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Disinfectants are routinely used on hard surfaces in hospitals to kill bacteria, with antimicrobial containing wipes increasingly being employed for this purpose.

A study by the University's Welsh School of Pharmacy looked into the ability of antimicrobial-surface wipes to remove, kill and prevent the spread of such infections as MRSA. They found that current protocols utilized by hospital staff have the potential to spread pathogens, particularly due to the ineffectiveness of wipes to actually kill bacteria.

The team, led by microbiologist Dr Jean-Yves Maillard is now calling for a 'one wipe – one application – per surface' approach to infection control in healthcare environments.

Mind readers have long been the domain of folklore and science fiction. But some new findings demonstrate the power of computational modeling to improve our understanding of how the brain processes information and thoughts and it brings scientists closer to knowing how specific thoughts activate our brains.

In their most recent work a computer scientist, Tom Mitchell, and a cognitive neuroscientist, Marcel Just, both of Carnegie Mellon University, used fMRI data to develop a sophisticated computational model that can predict the brain activation patterns associated with concrete nouns, or things that we experience through our senses, even if the computer did not already have the fMRI data for that specific noun.

The researchers first built a model that took the fMRI activation patterns for 60 concrete nouns broken down into 12 categories including animals, body parts, buildings, clothing, insects, vehicles and vegetables. The model also analyzed a text corpus, or a set of texts that contained more than a trillion words, noting how each noun was used in relation to a set of 25 verbs associated with sensory or motor functions. Combining the brain scan information with the analysis of the text corpus, the computer then predicted the brain activity pattern of thousands of other concrete nouns.

In cases where the actual activation patterns were known, the researchers found that the accuracy of the computer model's predictions was significantly better than chance. The computer can effectively predict what each participant's brain activation patterns would look like when each thought about these words, even without having seen the patterns associated with those words in advance.


It used to be you went to see a doctor, he gave expert advice and you did what you were told.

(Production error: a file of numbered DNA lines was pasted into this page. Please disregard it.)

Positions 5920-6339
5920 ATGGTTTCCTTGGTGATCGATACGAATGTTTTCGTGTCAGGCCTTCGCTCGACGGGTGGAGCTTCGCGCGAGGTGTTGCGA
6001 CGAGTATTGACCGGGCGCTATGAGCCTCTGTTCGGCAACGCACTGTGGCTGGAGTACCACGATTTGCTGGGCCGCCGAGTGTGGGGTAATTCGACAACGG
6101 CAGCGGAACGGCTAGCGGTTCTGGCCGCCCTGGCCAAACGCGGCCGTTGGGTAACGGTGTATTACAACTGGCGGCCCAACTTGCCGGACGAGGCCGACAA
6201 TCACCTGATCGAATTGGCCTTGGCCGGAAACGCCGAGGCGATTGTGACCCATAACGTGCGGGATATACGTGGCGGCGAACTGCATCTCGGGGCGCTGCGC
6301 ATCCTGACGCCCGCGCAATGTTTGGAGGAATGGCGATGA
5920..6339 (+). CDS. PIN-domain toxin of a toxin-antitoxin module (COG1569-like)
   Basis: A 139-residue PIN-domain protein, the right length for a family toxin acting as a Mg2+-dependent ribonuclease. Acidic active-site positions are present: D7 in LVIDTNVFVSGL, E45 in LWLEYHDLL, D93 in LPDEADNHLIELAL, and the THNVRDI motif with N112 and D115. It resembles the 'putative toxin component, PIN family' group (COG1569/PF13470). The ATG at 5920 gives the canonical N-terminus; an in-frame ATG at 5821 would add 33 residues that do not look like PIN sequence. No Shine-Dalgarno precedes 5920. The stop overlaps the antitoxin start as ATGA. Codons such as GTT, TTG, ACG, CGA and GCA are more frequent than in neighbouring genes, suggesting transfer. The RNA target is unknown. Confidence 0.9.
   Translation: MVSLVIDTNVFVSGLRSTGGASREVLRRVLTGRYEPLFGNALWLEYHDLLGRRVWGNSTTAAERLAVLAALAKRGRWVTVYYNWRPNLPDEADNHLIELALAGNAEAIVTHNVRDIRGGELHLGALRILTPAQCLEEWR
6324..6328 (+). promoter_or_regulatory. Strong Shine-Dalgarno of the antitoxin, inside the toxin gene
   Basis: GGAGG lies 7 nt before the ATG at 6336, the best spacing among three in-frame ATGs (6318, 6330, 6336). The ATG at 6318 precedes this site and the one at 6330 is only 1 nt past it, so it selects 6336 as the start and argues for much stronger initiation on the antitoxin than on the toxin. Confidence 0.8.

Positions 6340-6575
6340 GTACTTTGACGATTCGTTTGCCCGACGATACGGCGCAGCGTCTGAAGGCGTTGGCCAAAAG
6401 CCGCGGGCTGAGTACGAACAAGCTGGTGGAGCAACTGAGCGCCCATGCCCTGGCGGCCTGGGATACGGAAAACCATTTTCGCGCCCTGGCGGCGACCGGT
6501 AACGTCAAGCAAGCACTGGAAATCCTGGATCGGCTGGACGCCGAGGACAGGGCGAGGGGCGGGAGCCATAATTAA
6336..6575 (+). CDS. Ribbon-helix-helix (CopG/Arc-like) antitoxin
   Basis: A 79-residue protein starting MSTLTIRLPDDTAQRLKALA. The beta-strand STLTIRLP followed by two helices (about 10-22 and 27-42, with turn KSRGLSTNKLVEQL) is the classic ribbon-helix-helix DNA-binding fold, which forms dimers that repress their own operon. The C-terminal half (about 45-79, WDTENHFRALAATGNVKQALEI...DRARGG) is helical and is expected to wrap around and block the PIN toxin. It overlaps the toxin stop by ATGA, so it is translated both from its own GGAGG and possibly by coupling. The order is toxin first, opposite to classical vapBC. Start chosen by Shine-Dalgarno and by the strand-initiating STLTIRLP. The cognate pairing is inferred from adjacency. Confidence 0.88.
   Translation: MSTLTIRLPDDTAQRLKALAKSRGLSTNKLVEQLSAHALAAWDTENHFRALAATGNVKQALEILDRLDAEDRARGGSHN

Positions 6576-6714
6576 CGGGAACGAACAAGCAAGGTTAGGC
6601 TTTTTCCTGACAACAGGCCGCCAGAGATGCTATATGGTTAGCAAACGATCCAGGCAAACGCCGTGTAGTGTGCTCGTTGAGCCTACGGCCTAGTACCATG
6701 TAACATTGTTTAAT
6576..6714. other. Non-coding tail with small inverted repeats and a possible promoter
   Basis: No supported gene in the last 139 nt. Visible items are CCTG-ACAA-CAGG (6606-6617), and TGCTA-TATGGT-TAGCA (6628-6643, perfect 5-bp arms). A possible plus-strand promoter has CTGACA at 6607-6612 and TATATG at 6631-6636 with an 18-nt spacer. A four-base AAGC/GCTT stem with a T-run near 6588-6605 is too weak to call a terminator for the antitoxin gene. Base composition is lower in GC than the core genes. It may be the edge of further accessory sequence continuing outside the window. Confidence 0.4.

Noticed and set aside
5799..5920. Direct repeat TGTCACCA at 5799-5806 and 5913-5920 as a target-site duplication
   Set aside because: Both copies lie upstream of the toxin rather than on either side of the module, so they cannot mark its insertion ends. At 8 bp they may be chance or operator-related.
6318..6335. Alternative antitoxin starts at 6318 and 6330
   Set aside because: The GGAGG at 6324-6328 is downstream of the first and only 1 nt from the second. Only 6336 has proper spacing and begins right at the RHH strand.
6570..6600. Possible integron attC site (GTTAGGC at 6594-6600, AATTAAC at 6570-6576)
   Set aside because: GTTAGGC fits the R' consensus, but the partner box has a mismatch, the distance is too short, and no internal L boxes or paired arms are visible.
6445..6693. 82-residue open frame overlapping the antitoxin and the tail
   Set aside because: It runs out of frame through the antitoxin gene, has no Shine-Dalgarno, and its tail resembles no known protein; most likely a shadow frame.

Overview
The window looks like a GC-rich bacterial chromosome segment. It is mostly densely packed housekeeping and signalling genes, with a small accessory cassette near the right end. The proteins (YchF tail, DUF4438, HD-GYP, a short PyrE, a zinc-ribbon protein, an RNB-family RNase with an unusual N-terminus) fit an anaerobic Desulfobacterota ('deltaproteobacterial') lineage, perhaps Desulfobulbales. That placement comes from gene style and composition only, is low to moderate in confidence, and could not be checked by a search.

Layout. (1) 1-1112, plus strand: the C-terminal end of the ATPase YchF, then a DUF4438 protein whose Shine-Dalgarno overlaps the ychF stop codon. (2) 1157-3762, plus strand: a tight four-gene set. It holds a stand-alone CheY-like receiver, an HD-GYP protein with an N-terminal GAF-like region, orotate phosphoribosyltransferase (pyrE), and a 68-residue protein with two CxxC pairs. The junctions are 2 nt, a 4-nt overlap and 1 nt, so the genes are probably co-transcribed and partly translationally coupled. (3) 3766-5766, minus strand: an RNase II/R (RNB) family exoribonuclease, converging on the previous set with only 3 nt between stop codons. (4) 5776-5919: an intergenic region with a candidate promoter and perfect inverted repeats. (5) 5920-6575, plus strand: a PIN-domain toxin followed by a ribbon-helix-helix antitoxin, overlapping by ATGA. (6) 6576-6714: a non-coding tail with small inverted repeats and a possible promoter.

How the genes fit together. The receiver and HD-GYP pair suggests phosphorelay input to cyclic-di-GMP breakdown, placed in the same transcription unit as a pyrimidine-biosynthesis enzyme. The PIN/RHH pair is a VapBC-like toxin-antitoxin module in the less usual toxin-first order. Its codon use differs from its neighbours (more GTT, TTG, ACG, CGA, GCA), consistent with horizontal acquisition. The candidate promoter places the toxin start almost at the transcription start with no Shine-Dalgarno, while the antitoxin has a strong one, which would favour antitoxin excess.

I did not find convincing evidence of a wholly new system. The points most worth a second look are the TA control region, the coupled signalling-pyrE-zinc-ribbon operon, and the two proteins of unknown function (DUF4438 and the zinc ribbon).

In today's world, patients have the opportunity to become more knowledgeable, sometimes increasing problems (diagnosing themselves) and sometimes causing impatience with hurried doctors who don't want to argue but most often a better understanding of the issues is good for everyone.

Due to that, there is growing interest in shared decision-making (SDM) in which the clinician and patient go through all phases of the decision-making process together, share treatment preferences, and reach an agreement on treatment choice.

Brown dwarfs, "failed stars", are a class of objects that represent the missing link between the lowest-mass stars and the gas-giant planets, such as Jupiter and Saturn. Brown dwarfs are the faintest and coolest objects that can be directly observed outside the solar system, emitting as little as 1/300,000th of the energy of the sun and having surface temperatures around 800° F - that's the temperature of a pizza oven and more than 9,000° F cooler than the surface of the sun.

Astronomers have used ultrasharp images obtained with the Keck Telescope and Hubble Space Telescope to determine for the first time the masses of the coldest class brown dwarfs. With masses as light as 3 percent the mass of the sun, these are the lowest mass free-floating objects ever weighed outside the solar system. The observations are a major step in testing the theoretical predictions of objects that cannot generate their own internal energy, both brown dwarfs and gas-giant planets. The new findings, which are being presented in a press conference today at the American Astronomical Society meeting in St. Louis, show that the predictions may have some problems.


Microscopic robots crafted to maneuver separately without any obvious guidance are now assembling into self-organized structures after years of continuing research led by a Duke University computer scientist.

Each microrobot is shaped something like a spatula but with dimensions measuring just microns, or millionths of a meter. They are almost 100 times smaller than any previous robotic designs of their kind and weigh even less, Donald added.

Formally known as microelectromechanical system (MEMS) microrobots, the devices are of suitable scale for Lilliputian tasks such as moving around the interiors of laboratories-on-a-chip.




Investigators of the University of Naples have explored the inability to express emotions (alexithymia) in panic disorder in a paper published in the third 2008 issue of Psychotherapy and Psychosomatics.

In patients with panic disorder (PD), the difficulty to identify and manage emotional experience might contribute to the enduring vulnerability to panic attacks. Such a difficulty might reflect a dysfunction of fronto-temporo-limbic circuits.

The present study was designed to test the hypothesis that drug-free patients with PD, as compared with healthy subjects (HS), show a higher prevalence of alexithymia, greater difficulty in emotional stimuli processing and poorer performance on neuropsychological tests exploring the activity of fronto-temporo-limbic circuits.